Harold
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says...

Sounds like a good way to make an enemy you don't need on the off chance you might be able to get his ruling changed.
Here's what the NEC has to say,
"The authority having jurisdiction for enforcement of the Code will have the responsibility for making interpretations of the rules, for deciding on the approval of equipment and materials, and for granting the special permission contemplated in a number of the rules."
Ned Simmons
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Ned Simmons wrote:

It is _always_ appropriate to ask for a statement in writing--it eliminates potential for future misunderstandings. Any inspector who has a problem with writing down his interpretation is already your enemy. Just ask him politely and make it clear that you want to have it down so that you don't forget something important later.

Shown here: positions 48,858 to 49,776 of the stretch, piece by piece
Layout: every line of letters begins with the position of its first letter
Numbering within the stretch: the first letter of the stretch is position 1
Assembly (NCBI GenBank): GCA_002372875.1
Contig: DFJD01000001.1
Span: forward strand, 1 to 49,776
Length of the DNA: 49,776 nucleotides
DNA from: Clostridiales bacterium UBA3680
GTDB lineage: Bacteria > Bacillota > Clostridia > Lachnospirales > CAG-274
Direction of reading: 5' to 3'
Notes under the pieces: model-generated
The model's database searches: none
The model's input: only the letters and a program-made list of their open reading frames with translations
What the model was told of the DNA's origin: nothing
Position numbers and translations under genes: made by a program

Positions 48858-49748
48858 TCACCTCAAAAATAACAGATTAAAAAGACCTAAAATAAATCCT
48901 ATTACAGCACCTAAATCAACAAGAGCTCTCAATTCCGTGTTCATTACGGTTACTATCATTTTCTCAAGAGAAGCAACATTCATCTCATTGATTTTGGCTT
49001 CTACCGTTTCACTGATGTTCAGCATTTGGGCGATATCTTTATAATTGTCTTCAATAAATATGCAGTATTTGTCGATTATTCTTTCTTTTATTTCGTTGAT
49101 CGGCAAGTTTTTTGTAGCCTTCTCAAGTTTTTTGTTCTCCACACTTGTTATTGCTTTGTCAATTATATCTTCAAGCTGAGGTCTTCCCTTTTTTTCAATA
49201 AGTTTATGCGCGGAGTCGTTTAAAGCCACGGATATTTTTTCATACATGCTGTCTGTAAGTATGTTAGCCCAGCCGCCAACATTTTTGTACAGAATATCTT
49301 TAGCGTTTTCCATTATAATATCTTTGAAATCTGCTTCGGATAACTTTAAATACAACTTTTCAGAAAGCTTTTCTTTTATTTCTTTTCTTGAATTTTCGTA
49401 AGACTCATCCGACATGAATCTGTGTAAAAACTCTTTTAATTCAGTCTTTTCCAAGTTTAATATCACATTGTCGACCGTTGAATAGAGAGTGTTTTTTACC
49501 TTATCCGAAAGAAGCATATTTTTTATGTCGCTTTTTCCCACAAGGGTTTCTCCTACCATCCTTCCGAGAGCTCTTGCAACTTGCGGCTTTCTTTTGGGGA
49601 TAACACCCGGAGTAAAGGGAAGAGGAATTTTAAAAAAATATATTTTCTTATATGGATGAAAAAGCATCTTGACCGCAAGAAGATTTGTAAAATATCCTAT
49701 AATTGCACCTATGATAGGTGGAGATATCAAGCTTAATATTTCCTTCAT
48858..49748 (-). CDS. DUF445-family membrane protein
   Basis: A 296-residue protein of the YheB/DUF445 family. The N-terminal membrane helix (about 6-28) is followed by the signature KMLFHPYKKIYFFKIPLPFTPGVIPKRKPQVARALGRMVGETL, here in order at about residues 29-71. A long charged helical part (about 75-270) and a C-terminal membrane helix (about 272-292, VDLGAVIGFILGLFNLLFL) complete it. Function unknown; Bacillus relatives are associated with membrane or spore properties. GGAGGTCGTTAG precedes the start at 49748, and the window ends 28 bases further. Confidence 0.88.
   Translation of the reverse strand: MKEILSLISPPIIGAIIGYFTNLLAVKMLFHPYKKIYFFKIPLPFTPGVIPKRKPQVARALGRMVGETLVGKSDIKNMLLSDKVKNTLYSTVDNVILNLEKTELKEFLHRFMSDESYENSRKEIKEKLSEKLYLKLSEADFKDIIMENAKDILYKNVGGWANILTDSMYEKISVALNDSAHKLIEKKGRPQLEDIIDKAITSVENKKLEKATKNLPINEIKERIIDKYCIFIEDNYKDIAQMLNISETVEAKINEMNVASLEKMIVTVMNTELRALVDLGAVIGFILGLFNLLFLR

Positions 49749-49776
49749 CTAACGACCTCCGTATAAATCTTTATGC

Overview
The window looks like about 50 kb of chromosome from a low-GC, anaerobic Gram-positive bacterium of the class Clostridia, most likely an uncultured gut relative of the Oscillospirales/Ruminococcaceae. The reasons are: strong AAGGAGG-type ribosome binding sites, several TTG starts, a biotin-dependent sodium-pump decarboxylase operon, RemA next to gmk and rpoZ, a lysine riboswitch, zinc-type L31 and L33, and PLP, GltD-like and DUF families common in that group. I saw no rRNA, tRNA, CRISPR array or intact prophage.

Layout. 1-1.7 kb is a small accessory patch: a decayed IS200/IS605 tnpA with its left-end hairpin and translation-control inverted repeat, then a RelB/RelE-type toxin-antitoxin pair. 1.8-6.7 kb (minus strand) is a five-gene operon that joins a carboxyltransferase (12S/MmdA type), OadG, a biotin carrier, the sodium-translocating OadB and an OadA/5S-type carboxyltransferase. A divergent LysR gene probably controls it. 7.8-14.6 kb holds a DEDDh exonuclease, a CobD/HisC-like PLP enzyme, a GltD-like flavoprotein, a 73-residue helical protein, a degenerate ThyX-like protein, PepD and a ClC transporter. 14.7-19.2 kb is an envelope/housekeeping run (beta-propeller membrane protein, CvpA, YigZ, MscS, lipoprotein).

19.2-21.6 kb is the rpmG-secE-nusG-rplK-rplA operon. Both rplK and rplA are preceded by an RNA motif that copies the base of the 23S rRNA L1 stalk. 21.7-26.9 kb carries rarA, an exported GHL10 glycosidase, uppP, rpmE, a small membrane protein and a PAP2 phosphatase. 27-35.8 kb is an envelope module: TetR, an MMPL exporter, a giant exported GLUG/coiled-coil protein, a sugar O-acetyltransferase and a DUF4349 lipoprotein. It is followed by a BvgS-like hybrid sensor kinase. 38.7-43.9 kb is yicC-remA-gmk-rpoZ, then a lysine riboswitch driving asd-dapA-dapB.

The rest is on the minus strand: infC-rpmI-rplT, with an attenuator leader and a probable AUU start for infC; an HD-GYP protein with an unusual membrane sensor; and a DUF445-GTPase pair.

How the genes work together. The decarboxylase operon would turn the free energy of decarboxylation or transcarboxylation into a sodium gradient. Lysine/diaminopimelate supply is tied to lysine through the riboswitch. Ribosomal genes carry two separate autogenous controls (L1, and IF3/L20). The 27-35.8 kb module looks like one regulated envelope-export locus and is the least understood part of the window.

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--John
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I would be concerned with 358.12(1) which states that EMT is not permitted in areas subject to severe physical damage. That right there would cause me to run IMC or RMC on floors. To take care of the water, make sure the wire you use is listed as THWN. Table 310.13 has all the types of wires and where they can be used.
Nate
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you may wish to consider using rigid conduit rather than EMT - it costs a little more (not much) and is a lot more resistant to damage.

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I usually assume that below grade conduit is full of water and am often right. It seldom causes a problem. Use a type of wire with "W" in the designation, avoid splices, and all will be fine.
Vaughn
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I don't know what the code says, but have you considered using rigid conduit instead of EMT? It is more like iron pipe than tubing and uses pipe threads to make connections.
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Larry Wasserman Baltimore, Maryland